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Rural and Environmental Crime

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What is Rural Crime?

Rural Crime includes four categories according to North Wales Police – Agricultural, Equine, Wildlife and Heritage. Plus, Environmental Crime covers illegal waste dumping, fly tipping, polluting watercourses and land, and arson, such as deliberate grass fires (see also Environmental ASB).

Rural theft cost the UK an estimated £43.3m in 2020, a decrease of 20% on the previous year. The reduction in the cost of rural theft is welcome news but last year was no ordinary year. Lockdown helped to lock criminals out of the countryside, and increased security on farms and rural policing played a role in the reduction.” NFU Rural Crime Report 2021

The Welsh Government have appointed the first all-Wales Wildlife and Rural Crime Coordinator in 2021. The aim is to ensure a joined-up approach with Wales’ police forces and key partner agencies to reduce crime and its impact on rural communities, livestock and wildlife across Wales.

One Gang - Many Rural Crimes

Agricultural crime covers working farms and smallholdings, their buildings and machinery. Offences include theft of equipment or fuel, damage to property and livestock worrying and theft. 

Equine crime covers working stables and equestrian centres and includes offences like tack theft and livestock worrying.

Wildlife crime includes hare coursing, poaching, badger baiting and interfering with protected species, such as bats. Find out more from Dyfed Powys Police.

Heritage crime is defined as “any offence which harms the value of England’s and Wales’ heritage assets and their settings to this and future generations and includes all offences involving cultural property”. This includes theft of lead from churches, damage to ancient monuments and illegal metal detecting.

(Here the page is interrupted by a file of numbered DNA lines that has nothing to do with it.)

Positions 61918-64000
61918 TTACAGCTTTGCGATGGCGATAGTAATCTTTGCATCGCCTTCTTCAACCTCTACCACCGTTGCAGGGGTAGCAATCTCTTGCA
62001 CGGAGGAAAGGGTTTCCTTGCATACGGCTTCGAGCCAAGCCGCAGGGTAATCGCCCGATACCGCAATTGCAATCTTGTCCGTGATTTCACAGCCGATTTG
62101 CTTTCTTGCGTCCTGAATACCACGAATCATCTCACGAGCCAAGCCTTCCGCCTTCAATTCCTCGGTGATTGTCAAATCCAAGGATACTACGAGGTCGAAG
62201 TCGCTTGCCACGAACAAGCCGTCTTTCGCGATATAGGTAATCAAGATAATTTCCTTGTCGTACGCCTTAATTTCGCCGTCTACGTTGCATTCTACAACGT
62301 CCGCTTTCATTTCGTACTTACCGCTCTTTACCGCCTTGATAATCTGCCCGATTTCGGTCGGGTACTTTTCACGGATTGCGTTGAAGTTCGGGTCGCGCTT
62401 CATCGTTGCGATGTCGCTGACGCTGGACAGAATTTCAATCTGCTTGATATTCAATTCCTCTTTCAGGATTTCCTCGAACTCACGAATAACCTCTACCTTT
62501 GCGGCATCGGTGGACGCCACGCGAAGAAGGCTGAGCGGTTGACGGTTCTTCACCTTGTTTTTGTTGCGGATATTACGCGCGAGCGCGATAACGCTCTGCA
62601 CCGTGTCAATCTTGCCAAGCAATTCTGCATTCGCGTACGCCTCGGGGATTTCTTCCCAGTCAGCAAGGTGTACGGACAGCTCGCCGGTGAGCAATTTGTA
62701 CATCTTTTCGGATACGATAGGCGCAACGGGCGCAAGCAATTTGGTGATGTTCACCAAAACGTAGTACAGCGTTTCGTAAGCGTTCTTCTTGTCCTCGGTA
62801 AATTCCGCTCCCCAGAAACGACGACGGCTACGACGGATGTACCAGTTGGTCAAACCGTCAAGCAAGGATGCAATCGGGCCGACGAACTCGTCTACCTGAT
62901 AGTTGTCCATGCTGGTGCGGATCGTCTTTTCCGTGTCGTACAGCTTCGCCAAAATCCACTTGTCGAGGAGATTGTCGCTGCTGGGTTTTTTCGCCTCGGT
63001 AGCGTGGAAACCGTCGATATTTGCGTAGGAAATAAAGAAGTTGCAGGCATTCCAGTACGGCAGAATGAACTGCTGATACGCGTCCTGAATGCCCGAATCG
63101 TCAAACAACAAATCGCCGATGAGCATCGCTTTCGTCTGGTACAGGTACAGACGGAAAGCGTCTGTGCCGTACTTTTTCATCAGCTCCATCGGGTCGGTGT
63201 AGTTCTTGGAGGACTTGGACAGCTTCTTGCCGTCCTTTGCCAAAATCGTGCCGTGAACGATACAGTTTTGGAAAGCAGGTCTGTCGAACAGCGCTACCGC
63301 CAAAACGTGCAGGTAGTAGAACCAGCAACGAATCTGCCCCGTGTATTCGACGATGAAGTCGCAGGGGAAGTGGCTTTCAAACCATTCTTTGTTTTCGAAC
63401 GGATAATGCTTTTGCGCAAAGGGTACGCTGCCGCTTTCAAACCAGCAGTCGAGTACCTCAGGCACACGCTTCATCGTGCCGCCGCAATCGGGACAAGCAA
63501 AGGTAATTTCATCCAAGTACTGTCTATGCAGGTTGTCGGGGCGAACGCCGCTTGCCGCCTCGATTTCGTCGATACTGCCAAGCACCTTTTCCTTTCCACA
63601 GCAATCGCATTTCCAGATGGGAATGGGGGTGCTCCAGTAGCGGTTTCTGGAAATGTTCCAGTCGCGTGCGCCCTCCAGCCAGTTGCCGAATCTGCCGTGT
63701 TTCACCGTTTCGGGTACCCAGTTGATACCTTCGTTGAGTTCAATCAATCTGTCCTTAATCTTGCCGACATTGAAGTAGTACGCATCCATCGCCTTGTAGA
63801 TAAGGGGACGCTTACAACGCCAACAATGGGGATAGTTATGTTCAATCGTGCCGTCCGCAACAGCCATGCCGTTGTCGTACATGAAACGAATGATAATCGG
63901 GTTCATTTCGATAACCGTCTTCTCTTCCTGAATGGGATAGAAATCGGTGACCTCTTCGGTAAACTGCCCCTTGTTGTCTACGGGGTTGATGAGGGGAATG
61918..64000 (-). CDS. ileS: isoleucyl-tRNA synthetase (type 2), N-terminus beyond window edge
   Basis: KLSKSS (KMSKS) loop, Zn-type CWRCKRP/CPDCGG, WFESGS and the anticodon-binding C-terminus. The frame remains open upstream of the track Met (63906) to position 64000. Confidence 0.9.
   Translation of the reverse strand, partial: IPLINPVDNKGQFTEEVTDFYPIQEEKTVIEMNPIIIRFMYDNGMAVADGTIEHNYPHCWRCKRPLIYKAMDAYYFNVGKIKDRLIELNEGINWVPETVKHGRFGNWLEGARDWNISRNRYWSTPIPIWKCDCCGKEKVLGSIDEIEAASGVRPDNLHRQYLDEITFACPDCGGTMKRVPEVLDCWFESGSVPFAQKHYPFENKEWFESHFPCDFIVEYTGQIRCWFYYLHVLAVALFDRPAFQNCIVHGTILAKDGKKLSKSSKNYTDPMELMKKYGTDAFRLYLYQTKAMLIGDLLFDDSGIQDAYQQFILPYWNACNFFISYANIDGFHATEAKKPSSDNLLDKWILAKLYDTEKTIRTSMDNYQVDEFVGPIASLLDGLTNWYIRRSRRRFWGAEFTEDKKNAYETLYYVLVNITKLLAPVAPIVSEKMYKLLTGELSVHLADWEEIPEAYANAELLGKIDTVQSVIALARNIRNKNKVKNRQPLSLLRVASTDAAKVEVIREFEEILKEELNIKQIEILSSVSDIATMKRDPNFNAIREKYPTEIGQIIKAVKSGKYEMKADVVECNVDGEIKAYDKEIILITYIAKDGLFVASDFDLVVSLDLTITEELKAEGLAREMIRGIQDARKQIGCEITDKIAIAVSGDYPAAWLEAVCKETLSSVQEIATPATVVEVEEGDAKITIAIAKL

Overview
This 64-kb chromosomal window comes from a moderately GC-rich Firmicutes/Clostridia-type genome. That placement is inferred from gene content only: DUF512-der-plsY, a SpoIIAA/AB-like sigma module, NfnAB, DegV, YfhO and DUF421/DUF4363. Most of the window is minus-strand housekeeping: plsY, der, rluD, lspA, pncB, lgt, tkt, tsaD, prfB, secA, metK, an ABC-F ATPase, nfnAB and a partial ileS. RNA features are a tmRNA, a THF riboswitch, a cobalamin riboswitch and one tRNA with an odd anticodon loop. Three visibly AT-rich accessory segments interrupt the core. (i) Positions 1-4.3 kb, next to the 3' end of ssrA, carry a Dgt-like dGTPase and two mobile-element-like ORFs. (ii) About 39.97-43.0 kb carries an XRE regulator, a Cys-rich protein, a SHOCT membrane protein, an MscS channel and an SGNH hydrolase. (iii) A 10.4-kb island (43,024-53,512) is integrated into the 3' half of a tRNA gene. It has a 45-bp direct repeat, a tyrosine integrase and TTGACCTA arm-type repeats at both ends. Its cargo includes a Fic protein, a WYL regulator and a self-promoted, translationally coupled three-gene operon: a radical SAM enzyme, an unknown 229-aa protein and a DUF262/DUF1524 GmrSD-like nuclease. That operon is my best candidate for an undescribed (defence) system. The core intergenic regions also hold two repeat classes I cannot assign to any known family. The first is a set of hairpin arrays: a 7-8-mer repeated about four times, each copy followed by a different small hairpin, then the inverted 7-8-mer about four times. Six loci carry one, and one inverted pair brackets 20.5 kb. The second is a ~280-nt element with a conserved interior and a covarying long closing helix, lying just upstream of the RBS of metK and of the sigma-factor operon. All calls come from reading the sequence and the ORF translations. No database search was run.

Hitting a wild animal deliberately is an offence under the Wild Mammals (Protection) Act. If you hit and kill a wild animal, you must leave it safely by the roadside and notify the local council so they can remove the remains. Some wild animals are protected, and it is an offence to possess one, dead or alive.

For more legal information, read the Crown Prosecution Service guidance on Wildlife, Rural and Heritage Crime.

  • Historic England 

E-learning module for heritage crime. Although aimed at police officers, it provides a lot of information on heritage crime in an urban setting relevant for community safety partners. 

  • Crimestoppers

Rural crime campaign

Useful Links

North Wales Police – Rural crime prevention for comprehensive rural crime prevention and security advice

Visit the Website

North Wales Police – Heavy machinery theft prevention for specific advice around heavy machinery.

Visit the Website

Best practice – National Rural Crime Network

Visit the Website

Bird Law | Wild Birds and the Law – The RSPB

Visit the Website

CESAR Scheme – official equipment and registration scheme for construction and agriculture

Visit the Website

Datatag – the forensic marking system supported by the police

Visit the Website

Heritage Crime | Historic England and Advice and Guidance | Cadw

Visit the Website

Read the Guidance

Immobilise  -The National Property Register

Visit the Website

Rural Crime

Visit the Website

Rural crime | Neighbourhood Watch Network

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Secured By Design (SBD) – for information about property security design.

Visit the Website

Help and Support

For victims, families and concerned people

If you think a rural crime has or is about to be committed, contact the Police on 101, or online depending on your region within Wales – South Wales Police, Dyfed Powys Police, Gwent Police or North Wales Police, or via Crimestoppers if you’d like to report anonymously. In an emergency, dial 999.

North Wales Police provides a helpful overview of what to do if you think a wildlife crime has occurred.

To report animal cruelty, neglect or abuse, you can go to the RSPCA’s website or call them on 0300 1234 999 (lines open 24 hours a day).

To report Environmental Crime – including waste or environmental issues, such as fly tipping – contact your local council or other agencies (see Directory). You can also report information about Environmental Crime to Natural Resources Wales. 

Information about large scale dumping or hazardous waste can be reported to the Police on 101, online depending on your region within Wales – South Wales Police, Dyfed Powys Police, Gwent Police or North Wales Police, or via Crimestoppers if you’d like to report anonymously.

You may wish to consider joining your local Farm Watch or other police supported initiatives such as OWL – Online Watch Link.